‘Beren now, he never thought he was going to get that Silmaril from the Iron Crown in Thangorodrim, and yet he did, and that was a worse place and a blacker danger than ours. But that’s a long tale, of course, and goes on past the happiness and into grief and beyond it – and the Silmaril went on and came to Eärendil.  And why, sir, I never thought of that before! We’ve got – you’ve got some of the light of it in that star-glass that the Lady gave you! Why, to think of it, we’re in the same tale still! Don’t the great tales never end?’

‘No, they never end as tales,’ said Frodo. ‘But the people in them come, and go when their part’s ended. Our part will end later – or sooner.’

The old tales are lights to help us through the darkness of our own trials, and maybe we can be lights for the future as well.  I also love how Sam counters Frodo’s obvious pessimism with an assumption that they’ll not only be remembered, but make it home to resume their ordinary lives.

Sam sat propped against the stone, his head dropping sideways and his breathing heavy. In his lap lay Frodo’s head, drowned deep in sleep; upon his white forehead lay one of Sam’s brown hands, and the other lay softly upon his master’s breast. Peace was in both their faces.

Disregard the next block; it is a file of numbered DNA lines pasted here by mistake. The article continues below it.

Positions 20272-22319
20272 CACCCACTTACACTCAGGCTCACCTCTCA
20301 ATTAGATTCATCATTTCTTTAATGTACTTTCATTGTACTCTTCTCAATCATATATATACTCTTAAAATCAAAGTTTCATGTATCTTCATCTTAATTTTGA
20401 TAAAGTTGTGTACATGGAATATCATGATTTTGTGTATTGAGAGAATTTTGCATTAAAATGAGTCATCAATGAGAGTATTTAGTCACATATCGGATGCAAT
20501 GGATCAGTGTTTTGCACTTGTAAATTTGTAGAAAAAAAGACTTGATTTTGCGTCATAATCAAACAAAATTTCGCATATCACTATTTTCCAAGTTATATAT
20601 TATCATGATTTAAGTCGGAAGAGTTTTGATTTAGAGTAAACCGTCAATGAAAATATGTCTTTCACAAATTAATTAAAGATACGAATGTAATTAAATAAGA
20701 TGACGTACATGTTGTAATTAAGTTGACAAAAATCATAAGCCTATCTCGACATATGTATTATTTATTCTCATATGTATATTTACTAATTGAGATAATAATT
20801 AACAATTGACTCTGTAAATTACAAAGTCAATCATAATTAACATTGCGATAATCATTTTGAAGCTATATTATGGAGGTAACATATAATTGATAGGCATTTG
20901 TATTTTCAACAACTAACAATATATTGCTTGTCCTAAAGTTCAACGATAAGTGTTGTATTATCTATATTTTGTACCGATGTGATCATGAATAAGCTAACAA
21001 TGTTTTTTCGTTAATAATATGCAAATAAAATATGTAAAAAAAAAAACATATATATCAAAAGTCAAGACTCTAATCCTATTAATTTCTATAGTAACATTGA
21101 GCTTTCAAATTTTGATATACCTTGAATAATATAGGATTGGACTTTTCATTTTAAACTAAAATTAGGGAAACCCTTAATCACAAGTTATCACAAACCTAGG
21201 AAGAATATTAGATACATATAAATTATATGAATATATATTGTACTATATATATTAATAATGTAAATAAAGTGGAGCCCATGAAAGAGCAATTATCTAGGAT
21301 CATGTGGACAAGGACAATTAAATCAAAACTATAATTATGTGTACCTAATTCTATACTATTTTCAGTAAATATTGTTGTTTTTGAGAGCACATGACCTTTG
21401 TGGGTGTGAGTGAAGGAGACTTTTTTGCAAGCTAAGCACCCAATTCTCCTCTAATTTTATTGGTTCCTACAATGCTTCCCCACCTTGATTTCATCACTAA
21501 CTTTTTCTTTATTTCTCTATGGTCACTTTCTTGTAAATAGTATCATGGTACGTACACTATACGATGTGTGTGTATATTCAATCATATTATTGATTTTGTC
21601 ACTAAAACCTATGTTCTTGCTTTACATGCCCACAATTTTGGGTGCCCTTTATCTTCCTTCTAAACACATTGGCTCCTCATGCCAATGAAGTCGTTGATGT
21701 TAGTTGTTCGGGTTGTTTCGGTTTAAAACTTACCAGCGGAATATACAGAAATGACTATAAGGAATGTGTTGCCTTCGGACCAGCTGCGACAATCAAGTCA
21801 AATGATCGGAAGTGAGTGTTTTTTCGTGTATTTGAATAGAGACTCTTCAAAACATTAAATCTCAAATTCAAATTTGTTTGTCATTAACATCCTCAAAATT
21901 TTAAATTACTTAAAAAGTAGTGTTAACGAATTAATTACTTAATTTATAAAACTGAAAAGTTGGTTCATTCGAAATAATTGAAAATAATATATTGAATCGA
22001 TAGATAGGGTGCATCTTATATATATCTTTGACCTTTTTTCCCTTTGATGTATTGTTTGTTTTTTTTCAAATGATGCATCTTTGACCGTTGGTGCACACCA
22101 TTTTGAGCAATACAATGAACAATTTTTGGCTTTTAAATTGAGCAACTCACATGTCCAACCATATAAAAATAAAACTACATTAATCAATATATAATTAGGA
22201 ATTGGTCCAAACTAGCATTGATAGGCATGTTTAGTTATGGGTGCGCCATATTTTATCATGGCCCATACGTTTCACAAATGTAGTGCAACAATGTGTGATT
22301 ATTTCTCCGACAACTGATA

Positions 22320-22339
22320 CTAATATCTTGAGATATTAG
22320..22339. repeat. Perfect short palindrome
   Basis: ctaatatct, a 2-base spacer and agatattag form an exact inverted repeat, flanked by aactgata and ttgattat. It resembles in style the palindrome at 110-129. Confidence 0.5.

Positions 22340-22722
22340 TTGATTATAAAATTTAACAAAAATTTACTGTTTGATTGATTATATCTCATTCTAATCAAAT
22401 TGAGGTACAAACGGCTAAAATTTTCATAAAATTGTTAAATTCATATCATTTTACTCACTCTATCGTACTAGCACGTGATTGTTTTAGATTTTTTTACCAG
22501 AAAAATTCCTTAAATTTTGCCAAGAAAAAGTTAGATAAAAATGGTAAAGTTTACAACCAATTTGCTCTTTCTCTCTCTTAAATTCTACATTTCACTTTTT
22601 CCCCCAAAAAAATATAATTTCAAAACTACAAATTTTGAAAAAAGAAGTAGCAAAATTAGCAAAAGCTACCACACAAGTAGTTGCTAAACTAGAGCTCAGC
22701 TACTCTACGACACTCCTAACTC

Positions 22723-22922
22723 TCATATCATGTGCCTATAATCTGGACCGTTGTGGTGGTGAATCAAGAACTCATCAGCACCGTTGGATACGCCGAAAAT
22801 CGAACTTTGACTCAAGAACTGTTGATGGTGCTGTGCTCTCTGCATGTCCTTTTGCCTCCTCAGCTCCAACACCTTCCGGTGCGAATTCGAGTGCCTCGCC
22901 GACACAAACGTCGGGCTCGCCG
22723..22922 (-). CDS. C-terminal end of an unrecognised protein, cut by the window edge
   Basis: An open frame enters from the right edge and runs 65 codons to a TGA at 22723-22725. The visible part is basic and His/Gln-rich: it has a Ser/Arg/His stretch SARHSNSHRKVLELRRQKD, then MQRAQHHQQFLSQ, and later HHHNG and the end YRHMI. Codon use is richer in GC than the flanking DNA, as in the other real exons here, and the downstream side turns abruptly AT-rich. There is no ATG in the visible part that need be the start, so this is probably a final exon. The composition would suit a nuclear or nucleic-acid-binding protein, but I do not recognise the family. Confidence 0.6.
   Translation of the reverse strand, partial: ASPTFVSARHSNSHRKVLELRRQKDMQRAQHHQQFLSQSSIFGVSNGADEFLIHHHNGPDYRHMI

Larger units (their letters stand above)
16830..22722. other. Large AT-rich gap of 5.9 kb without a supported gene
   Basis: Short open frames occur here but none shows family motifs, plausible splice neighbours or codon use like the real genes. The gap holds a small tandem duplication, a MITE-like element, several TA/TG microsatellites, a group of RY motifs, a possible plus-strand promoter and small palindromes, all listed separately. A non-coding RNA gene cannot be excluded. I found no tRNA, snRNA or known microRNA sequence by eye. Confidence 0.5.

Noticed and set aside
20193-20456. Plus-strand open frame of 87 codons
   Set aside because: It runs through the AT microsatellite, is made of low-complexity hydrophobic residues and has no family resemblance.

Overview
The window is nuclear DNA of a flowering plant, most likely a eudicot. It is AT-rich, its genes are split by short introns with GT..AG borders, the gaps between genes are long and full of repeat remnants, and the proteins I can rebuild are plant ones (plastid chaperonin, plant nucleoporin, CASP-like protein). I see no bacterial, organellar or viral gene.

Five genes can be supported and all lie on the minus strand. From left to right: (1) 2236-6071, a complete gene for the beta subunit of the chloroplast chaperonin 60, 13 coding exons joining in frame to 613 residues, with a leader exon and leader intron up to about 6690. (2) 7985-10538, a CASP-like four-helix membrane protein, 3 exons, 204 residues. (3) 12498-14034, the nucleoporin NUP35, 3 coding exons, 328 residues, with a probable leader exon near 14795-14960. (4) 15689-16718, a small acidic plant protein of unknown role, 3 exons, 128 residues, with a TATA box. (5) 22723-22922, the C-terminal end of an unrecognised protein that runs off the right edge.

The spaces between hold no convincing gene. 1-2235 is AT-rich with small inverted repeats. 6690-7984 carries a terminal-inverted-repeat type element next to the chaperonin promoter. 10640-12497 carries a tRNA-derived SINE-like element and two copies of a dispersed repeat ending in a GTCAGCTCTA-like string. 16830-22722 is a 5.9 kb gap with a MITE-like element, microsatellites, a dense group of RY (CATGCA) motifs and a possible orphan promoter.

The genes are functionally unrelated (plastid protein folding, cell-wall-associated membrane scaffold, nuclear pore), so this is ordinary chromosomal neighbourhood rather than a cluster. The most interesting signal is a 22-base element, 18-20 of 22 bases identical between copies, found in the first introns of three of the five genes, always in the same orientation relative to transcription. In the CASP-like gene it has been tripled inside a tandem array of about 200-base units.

Gollum looked at them. A strange expression passed over his lean hungry face. The gleam faded from his eyes, and they went dim and grey, old and tired. A spasm of pain seemed to twist him, and he turned away, peering back up towards the pass, shaking his head, as if engaged in some interior debate. Then he came back, and slowly putting out a trembling hand, very cautiously he touched Frodo’s knee – but almost the touch was a caress. For a fleeting moment, could one of the sleepers have seen him, they would have thought that they beheld an old weary hobbit, shrunken by the years that had carried him far beyond his time, beyond friends and kin, and the fields and streams of youth, an old starved pitiable thing.

I can’t.  Why do you have to make me care, Tolkien?

Next time: Shelob’s lair…

Advertisements

Leave a Reply

Fill in your details below or click an icon to log in:

WordPress.com Logo

You are commenting using your WordPress.com account. Log Out /  Change )

Google photo

You are commenting using your Google account. Log Out /  Change )

Twitter picture

You are commenting using your Twitter account. Log Out /  Change )

Facebook photo

You are commenting using your Facebook account. Log Out /  Change )

Connecting to %s